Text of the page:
Today, Turkish troops moved into Syria. About 20 tanks moved a few kilometers into Syria, accompanied by some special forces. There were airstrikes and some artillery shelling. In the general scheme of things, it was a minor move, but was a move carried out in coordination with the United States and not with Russia. There followed a news conference with Biden and Turkish Prime Minister Binali Yıldırım, and the special relationship between Russia and Turkey seems to have lasted about a month.
The Turks’ problem is the same as the Iranians’ problem. The Russians are Turkey’s historical competitors in the Black Sea and have always coveted the Bosporus, the strait connecting the Black Sea and Mediterranean. For the Russians, taking the Bosporus was the holy grail of its foreign policy. Add competition in the Caucasus, and an increasingly active Russia could prove a significant challenge in these regions. This may sound farfetched, but Russia fighting a war in Syria was once farfetched as well.
Turkey is emerging as a major power, but it has not yet emerged. Embracing Russia certainly would require a shift on Syria. The Russians have offered concessions in Armenia, but in the end, Russia would remain the dominant power, able to reverse what it offered. Plus, as with Iran, Russia is close and not going anywhere. Turkey must have a counterweight to Russia, certainly while it is developing its own power, and the only counterweight available is the United States.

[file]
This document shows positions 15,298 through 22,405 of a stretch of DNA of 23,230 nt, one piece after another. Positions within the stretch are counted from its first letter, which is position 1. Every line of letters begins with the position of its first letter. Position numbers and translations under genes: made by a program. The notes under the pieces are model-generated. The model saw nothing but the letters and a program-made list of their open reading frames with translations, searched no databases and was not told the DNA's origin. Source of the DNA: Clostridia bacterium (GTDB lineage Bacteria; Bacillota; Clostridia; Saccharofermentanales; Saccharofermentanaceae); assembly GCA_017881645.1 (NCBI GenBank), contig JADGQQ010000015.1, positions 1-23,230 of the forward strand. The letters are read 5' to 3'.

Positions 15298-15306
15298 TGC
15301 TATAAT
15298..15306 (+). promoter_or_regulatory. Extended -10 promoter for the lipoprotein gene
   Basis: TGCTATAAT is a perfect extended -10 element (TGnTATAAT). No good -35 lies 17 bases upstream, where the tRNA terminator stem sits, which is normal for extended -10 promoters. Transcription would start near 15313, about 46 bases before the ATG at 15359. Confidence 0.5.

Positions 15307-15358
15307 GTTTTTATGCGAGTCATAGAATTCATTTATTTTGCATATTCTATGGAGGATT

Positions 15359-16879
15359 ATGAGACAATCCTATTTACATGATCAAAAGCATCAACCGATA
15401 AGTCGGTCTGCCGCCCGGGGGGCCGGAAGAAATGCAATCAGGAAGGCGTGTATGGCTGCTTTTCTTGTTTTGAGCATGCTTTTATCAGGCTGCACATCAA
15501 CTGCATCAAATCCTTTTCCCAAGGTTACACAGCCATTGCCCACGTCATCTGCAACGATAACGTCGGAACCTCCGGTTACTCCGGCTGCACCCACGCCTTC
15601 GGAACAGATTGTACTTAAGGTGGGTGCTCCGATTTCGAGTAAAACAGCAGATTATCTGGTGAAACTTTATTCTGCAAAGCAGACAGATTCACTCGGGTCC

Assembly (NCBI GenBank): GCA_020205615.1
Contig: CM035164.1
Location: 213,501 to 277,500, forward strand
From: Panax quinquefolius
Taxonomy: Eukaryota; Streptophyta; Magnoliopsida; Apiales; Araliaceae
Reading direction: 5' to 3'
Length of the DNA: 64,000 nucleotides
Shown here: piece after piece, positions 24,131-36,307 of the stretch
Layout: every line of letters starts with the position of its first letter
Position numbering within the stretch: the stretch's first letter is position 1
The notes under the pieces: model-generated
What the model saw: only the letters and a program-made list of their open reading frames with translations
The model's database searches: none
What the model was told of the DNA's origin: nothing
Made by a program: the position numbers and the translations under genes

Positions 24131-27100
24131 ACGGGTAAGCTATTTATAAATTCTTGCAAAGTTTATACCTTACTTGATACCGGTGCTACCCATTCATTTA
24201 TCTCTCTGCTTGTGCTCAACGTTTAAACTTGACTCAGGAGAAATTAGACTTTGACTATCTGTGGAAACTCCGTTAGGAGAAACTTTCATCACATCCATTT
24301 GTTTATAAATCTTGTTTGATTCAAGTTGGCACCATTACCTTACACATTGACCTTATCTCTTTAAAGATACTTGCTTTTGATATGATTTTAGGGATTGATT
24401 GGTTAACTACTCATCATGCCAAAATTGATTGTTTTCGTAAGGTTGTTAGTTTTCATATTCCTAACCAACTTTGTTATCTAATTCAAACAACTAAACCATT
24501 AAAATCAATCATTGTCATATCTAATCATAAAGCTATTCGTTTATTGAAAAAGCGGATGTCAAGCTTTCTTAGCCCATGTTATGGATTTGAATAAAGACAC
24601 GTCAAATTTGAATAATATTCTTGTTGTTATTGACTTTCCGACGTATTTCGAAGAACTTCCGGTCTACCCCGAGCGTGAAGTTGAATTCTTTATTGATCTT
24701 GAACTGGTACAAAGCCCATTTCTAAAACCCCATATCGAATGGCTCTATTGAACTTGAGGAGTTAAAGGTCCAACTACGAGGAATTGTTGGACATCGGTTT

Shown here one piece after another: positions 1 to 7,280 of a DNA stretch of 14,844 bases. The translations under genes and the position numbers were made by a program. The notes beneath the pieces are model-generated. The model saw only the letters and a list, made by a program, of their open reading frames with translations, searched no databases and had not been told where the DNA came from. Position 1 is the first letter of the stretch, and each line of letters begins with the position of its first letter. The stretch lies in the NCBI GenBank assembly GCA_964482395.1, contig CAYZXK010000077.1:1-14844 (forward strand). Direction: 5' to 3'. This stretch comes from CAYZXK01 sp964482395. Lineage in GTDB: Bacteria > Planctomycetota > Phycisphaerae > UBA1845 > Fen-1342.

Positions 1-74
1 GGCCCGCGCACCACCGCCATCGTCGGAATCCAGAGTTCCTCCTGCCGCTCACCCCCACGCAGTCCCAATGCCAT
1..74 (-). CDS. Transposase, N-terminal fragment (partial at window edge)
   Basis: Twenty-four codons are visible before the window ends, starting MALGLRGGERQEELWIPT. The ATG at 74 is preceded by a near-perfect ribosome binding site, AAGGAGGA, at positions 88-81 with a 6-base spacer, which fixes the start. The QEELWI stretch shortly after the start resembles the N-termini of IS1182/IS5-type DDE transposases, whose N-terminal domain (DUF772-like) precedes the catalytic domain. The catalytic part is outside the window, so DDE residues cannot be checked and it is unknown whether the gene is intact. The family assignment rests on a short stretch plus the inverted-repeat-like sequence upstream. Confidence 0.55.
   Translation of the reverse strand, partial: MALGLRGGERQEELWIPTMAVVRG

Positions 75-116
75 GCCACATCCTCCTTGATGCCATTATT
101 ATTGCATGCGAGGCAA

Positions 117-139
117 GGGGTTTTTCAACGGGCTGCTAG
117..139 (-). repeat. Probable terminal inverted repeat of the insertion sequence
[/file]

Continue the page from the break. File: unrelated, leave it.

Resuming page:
What all this has in common is that without the United States in the mix, Turkey and Iran would have to cope with Russia by themselves, and neither is confident that they can manage that. Both, in different ways, need the United States to stabilize their positions. There is much more consensus on this in Turkey than in Iran, where this issue is generating a significant internal struggle over all aspects of foreign policy. Some see the U.S. as the only threat. Some see the U.S. as a threat that can be balanced.
Still, the discussion is about what role the United States plays in their foreign policy. Turkey is searching for a balance that includes but limits the United States. Iran is searching for a balance where the U.S. is still seen as an untrusted adversary, but can be used anyway to counter the Russians.
For the moment, Russia seems to have lost its leverage in both Turkey and Iran. Given the speed with which Turkey changes its direction these days, nothing is constant. Similarly, for the moment, it has lost is landing rights in Iran and is on the defensive. All this can change. But the geopolitical logic remains intact: a supporter who is far away is less threatening than one nearby. That means that Turkey and Iran will be very cautious with Russia. It also means that both will seek a way to use the United States for its own interests. And the United States will do the same.